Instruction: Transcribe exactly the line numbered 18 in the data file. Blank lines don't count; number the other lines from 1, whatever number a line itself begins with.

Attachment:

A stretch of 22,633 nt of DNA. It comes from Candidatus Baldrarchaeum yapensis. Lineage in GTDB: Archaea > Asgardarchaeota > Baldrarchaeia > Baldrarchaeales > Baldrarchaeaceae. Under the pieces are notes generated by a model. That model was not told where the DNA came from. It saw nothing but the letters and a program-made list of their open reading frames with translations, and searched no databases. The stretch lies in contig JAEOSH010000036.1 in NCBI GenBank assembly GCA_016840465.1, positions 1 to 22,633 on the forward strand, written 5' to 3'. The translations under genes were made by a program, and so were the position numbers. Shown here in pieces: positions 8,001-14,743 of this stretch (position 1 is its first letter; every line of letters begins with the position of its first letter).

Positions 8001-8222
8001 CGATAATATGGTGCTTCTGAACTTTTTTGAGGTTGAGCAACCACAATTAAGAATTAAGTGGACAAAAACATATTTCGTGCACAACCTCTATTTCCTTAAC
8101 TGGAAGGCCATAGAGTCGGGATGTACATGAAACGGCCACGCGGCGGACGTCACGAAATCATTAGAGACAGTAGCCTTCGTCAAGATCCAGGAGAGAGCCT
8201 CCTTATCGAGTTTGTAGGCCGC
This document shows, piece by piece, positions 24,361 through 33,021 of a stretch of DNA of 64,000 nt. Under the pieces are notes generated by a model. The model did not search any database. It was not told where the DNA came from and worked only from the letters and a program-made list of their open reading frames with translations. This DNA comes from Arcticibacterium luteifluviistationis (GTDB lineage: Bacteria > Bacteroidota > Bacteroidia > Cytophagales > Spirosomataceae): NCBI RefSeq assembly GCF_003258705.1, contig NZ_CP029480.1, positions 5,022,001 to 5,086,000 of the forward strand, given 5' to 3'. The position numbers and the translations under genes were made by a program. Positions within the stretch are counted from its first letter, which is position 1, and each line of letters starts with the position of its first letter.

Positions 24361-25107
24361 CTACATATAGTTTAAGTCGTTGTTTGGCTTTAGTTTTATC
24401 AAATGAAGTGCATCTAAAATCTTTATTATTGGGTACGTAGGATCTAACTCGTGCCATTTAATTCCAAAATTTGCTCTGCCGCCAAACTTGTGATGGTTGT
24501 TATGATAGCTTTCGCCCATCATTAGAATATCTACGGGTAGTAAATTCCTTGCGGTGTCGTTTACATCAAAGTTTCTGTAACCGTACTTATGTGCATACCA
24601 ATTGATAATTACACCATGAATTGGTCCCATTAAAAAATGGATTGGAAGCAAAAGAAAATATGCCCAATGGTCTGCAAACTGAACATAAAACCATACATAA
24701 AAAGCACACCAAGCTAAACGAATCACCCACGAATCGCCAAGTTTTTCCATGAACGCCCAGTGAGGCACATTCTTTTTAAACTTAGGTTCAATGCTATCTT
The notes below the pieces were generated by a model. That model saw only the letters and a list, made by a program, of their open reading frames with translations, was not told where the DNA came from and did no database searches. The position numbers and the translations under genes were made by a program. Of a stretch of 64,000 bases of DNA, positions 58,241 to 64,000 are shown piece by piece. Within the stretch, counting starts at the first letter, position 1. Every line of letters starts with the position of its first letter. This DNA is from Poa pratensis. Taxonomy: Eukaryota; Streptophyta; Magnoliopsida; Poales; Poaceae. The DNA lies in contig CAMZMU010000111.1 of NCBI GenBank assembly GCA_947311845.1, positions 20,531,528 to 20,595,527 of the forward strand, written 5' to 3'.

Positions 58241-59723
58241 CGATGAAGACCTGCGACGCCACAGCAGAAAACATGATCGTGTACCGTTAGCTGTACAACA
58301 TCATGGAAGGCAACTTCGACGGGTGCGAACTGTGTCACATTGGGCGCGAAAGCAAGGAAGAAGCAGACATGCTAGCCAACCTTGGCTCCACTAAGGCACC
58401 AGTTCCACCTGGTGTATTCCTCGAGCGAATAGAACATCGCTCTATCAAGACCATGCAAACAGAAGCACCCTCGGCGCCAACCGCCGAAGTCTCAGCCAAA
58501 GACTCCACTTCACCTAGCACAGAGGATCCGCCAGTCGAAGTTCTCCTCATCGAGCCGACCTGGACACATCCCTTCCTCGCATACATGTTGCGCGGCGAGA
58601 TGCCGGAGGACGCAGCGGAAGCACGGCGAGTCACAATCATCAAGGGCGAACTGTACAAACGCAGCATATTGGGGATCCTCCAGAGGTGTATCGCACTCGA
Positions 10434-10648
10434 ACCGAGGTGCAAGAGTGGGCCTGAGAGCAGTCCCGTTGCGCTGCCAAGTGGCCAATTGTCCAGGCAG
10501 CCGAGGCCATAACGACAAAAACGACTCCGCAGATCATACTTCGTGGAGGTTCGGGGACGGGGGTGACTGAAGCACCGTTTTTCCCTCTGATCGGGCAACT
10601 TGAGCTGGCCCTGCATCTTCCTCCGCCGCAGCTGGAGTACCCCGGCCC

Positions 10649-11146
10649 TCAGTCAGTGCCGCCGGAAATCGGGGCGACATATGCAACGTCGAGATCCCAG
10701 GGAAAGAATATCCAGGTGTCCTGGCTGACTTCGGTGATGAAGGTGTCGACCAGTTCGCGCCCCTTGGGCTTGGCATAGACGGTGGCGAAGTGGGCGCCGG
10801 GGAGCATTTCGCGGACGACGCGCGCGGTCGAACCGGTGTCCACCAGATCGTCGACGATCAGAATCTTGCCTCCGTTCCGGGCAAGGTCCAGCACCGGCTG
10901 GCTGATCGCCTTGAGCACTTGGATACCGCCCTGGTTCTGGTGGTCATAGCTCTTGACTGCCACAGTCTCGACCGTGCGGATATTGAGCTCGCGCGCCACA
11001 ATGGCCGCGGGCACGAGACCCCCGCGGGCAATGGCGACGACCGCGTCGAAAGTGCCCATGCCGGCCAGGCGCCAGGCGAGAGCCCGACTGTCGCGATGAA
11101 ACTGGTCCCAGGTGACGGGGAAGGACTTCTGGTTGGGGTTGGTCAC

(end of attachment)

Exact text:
58501 GACTCCACTTCACCTAGCACAGAGGATCCGCCAGTCGAAGTTCTCCTCATCGAGCCGACCTGGACACATCCCTTCCTCGCATACATGTTGCGCGGCGAGA